Hello, Stranger Poems

Unrequited by John Atkinson

26 September 2021

John Atkinson is a hidden gem in Wigtownshire. One of the Beltie Poets, attending regular meetings at the eclectic Beltie Books shop in Wigtown, John’s poetry is simultaneously tough and tender, sometimes knotted sometimes free and cascading like water. He’s a good polemicist but a fine lyrical poet, also. Here he is in his own words:

‘I was born on a farm in North Yorkshire in 1950 and grew up with a close affinity to the land and to nature. In my late teenage years two significant things happened: the first was that we left the farm, the second was that I discovered the poems of Dylan Thomas. I found myself moved to the core by the magic of his lyrical reminiscences of youth, spent on his uncle’s farm in South Wales. Later I was equally moved by Ted Hughes, and later still by Seamus Heaney, both poets concerned with nature and their recollections of being part of it; fitting into something bigger than one’s self, and finding ways to capture that mystery in words.’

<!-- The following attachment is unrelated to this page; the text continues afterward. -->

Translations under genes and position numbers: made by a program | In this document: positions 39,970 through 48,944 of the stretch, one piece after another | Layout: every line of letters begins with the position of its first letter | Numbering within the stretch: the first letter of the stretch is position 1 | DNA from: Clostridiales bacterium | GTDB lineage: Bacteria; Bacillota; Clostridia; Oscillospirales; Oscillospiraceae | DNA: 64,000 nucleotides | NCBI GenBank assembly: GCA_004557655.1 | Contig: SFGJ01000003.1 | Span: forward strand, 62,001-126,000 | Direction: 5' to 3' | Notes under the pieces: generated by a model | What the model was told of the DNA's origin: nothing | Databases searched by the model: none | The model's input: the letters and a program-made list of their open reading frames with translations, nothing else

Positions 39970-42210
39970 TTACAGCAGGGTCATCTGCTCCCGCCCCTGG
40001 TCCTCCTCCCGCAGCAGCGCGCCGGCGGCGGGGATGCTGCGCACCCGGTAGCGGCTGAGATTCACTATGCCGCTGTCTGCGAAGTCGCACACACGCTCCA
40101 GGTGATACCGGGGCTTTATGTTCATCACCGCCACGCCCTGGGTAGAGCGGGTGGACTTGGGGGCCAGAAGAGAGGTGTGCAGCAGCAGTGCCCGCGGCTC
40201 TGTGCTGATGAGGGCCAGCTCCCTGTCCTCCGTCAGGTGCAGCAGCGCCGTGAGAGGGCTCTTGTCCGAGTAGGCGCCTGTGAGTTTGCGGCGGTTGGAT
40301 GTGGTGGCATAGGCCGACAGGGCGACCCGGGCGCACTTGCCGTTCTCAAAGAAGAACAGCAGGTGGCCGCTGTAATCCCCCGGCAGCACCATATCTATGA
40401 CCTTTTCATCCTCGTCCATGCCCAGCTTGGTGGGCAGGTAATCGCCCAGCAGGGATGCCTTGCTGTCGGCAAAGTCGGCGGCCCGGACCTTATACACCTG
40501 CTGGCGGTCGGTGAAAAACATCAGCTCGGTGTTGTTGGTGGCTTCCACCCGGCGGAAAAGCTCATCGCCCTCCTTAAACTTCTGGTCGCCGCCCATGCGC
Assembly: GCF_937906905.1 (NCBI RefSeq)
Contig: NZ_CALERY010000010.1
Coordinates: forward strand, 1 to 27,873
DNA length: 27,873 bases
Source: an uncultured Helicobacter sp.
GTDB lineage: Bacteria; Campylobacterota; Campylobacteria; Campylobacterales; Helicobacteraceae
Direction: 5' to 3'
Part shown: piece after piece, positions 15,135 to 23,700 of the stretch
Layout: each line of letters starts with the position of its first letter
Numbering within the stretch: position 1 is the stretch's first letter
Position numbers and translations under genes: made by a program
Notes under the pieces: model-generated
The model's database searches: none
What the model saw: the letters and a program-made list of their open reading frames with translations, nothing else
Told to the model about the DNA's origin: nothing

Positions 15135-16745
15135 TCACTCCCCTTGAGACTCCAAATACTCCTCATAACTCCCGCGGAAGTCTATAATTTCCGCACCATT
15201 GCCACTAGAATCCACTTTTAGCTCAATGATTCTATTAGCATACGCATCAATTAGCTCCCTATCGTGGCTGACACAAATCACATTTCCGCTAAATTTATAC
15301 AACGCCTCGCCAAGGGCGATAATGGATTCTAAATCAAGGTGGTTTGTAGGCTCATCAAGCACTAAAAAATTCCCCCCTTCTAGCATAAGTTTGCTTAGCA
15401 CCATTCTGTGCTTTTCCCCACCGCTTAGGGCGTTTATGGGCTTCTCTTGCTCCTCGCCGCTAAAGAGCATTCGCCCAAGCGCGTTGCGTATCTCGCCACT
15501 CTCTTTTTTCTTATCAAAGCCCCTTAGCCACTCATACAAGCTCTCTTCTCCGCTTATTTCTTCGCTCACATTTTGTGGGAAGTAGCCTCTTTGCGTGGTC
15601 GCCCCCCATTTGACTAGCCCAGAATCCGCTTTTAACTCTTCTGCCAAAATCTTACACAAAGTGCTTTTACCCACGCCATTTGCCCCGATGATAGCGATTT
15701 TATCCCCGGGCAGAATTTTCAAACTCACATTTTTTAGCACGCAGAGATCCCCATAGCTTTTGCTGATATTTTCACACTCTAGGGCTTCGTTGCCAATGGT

John published a fine group of his poems in a small publication for sale in Beltie Books. Here he is at his simple elegiac best, in a poem of regret and loss.


I first met love by still waters, knew her

before I saw her face.

But she flew

like a startled bird that arrested my senses

and caught in the space of a wing-beat

the flow of time.

Rivers of regret surge between lives.

I should have known

meandering banks can never meet. I heard

a lament of raindrops

weep her liquid name, burned

for that cool water on my deserted skin.

The series is curated by Hugh McMillan, poet and writer, Ambassador for the Scottish Poetry Library in 2020 and Editor of its anthology ‘Best Scottish Poems’ for 2021.